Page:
Ken Coombs, a certified financial planner (CFP) at Manulife Securities Inc. in London, Ont., began using social media to attract new clients about three years ago.
The 41-year-old says social media was a big part of his life well before he began using it for work. He had relied upon platforms like Facebook and Twitter to get news and keep in touch with loved ones for years, so the move to connect with clients online was an intuitive one.
“If I’m looking for something, the first place I go is to Google,” Mr. Coombs says. “I knew that I needed to have some kind of presence [on social media to improve my Google rankings],” he says.
Mr. Coombs uses Facebook, LinkedIn, Twitter and Instagram to showcase both his expertise and his personality, highlight his credibility and financial prowess through informational posts, and underscore his relatability for clients through photos of his family and personal life.
“For people who don’t know me, how do I get them to know who I am?” he says of his social media strategy. “It’s me saying, ‘I’m a real person too.’”
Mr. Coombs is part of a growing faction of financial advisors flocking to social media to build up their businesses. According to a recent Greenwich Associates study, 54 per cent of advisors have increased their use of Twitter in the past six to 12 months, while 50 per cent say the same of LinkedIn.
Of the 1,124 financial advisors surveyed worldwide for the report, 64 per cent told Greenwich Associates that using social media has “improved their business” in some way.
Although marketing through social media has been on the rise long before the COVID-19 pandemic, its use has skyrocketed since March. Two out of three advisors surveyed for the report said they’ve spent more time discussing market movements with clients since COVID-19 – and most of these conversations have happened online.
“Clients treat their financial advisors as trusted experts, particularly in times of stress,” the report says.
As such, communicating via social media has proven more important than ever for advisors amid the major turmoil stemming from the pandemic.
Even so, some advisors told Greenwich Associates they’re hesitant to hop on the social media bandwagon. For many, it feels like yet another technical skill to master – and it’s one that won’t reap equal results for those who serve older generations of clients primarily.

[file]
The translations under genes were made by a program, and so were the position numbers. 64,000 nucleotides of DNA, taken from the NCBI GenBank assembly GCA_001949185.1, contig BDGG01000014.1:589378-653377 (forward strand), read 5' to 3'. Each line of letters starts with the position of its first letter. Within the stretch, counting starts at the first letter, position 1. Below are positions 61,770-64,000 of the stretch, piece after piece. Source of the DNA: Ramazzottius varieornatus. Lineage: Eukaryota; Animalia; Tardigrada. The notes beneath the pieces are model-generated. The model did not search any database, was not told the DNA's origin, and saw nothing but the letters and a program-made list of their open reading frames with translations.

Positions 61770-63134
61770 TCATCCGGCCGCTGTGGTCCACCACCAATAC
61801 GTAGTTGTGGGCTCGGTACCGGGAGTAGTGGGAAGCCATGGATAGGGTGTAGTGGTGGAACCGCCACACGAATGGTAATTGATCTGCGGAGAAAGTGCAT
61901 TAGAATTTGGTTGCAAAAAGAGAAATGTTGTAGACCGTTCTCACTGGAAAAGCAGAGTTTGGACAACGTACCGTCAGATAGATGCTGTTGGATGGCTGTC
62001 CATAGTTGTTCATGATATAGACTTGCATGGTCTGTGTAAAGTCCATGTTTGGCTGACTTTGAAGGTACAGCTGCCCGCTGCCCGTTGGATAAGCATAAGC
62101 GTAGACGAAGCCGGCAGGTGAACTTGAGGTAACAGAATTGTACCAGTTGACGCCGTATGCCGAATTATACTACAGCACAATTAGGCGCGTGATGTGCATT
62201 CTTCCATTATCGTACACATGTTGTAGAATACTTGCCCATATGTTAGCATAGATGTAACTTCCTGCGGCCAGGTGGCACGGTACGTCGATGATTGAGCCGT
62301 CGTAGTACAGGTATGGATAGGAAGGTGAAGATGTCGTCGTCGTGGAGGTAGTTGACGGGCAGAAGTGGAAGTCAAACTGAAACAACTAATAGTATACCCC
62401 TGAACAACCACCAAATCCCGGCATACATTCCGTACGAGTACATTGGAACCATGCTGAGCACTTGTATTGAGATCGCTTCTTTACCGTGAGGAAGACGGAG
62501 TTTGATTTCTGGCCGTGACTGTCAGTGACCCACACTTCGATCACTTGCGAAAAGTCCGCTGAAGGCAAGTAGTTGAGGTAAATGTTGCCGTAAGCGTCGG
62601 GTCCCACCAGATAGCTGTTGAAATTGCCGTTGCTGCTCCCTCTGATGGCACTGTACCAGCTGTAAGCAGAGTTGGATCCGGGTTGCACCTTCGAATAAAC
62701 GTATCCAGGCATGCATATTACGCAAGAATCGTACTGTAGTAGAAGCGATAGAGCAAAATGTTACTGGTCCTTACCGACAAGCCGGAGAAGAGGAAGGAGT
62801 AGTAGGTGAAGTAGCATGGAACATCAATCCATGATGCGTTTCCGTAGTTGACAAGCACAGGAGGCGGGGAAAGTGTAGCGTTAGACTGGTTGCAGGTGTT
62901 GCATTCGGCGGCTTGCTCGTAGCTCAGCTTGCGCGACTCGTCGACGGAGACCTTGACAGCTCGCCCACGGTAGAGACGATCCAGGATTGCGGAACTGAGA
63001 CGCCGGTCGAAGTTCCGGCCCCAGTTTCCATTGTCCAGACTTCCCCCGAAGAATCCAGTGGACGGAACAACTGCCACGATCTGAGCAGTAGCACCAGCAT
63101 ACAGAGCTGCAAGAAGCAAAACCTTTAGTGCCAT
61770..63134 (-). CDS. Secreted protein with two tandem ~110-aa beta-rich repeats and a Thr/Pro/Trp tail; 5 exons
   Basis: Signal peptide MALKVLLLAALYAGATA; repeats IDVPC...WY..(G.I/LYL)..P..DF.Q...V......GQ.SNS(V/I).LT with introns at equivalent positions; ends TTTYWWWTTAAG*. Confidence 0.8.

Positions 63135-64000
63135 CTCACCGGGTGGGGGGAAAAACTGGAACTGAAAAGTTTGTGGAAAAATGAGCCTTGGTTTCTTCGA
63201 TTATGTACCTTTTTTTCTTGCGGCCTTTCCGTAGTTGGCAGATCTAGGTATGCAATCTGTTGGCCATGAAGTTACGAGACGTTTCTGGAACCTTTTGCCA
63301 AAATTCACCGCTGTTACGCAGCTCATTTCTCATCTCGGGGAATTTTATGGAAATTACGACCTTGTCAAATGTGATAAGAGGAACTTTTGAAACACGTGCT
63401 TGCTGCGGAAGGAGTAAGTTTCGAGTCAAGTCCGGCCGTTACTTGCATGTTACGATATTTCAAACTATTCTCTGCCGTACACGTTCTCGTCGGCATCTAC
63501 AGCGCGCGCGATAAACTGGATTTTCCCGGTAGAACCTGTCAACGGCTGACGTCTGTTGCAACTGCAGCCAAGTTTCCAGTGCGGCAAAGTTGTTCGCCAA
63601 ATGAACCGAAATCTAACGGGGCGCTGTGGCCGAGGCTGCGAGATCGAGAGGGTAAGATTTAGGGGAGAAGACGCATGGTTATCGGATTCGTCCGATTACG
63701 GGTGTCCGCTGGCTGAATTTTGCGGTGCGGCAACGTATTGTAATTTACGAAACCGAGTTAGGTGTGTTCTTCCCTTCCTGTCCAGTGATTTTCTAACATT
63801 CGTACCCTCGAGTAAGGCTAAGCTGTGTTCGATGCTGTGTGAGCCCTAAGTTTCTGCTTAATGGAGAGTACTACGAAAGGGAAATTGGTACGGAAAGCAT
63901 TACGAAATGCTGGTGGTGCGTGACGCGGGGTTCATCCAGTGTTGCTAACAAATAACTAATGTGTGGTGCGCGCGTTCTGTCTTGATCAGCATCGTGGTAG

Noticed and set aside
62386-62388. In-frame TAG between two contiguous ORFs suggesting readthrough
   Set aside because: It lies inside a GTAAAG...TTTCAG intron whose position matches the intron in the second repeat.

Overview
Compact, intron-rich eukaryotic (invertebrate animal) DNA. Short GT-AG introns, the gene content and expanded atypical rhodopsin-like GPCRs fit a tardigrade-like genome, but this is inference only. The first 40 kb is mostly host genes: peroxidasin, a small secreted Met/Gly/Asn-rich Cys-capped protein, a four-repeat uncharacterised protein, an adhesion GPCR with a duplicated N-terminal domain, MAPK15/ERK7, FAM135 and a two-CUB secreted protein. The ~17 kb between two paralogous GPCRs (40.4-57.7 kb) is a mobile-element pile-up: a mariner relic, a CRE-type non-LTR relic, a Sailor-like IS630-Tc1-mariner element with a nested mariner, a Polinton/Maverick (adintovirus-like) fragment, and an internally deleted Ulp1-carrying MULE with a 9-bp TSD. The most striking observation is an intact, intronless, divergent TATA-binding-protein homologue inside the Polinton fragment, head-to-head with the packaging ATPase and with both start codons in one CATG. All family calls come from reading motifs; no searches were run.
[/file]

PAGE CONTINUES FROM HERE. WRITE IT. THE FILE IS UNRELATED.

“[Some advisors] don’t know how to create a post on LinkedIn. They don’t have a specific Twitter account. They just aren’t technically adept at putting that together,” says Dan Connell, managing director at Greenwich Associates in New York and co-author of the report. “If you’ve never done it before, you’re uncomfortable with it.”
Mr. Coombs says advisors should avoid adopting this mentality.
“It’s not too late to get started. It’s never too late,” he says. “You’ve just got to pick the right platforms and put the right content on them.”
Mr. Coombs got his footing on social media through informal A/B testing techniques; he experiments with different styles of posts and keeps track of what works and what doesn’t.
Kevin Cork, CFP at the Absolute Group in Calgary uses tools like HootSuite and If This Then That to make the process of posting on social media more efficient.
He says his goal with social media is not to gain new clients, but to reinforce his value to his existing ones. He often refers back to his LinkedIn posts in conversations and e-mail threads with clients, underscoring his knowledge on the subject and offering clients a resource they can turn to well after the end of a meeting.
“I will e-mail them and say, ‘I was talking to you about this subject last week. Here are some posts I’ve done recently that address these specific things,’” he says.
Similarly, Mr. Coombs says he uses his social media posts as a resource for his clients; he often writes explainer-style pieces breaking down complex ideas into simple, jargon-free terms.
Although the platforms require different posting styles and reach different demographics, he stresses the importance of being useful, accessible and personable across all channels.
“Our industry is full of acronyms and terms that people don’t know unless you actually work in it,” he says. “Back in the beginning of the pandemic, people were talking about dollar-cost-averaging. What does that even mean? So, I wrote a post. ‘This is what that means.’ And I put it all into plain English.”